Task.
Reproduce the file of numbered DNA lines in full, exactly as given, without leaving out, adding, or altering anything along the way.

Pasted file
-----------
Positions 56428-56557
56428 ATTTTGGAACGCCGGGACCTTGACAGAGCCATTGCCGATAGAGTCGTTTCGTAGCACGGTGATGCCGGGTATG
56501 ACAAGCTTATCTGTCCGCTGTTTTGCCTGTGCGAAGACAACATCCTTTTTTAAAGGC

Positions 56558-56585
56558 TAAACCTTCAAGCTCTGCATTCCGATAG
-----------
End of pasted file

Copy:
Positions 56428-56557
56428 ATTTTGGAACGCCGGGACCTTGACAGAGCCATTGCCGATAGAGTCGTTTCGTAGCACGGTGATGCCGGGTATG
56501 ACAAGCTTATCTGTCCGCTGTTTTGCCTGTGCGAAGACAACATCCTTTTTTAAAGGC

Positions 56558-56585
56558 TAAACCTTCAAGCTCTGCATTCCGATAG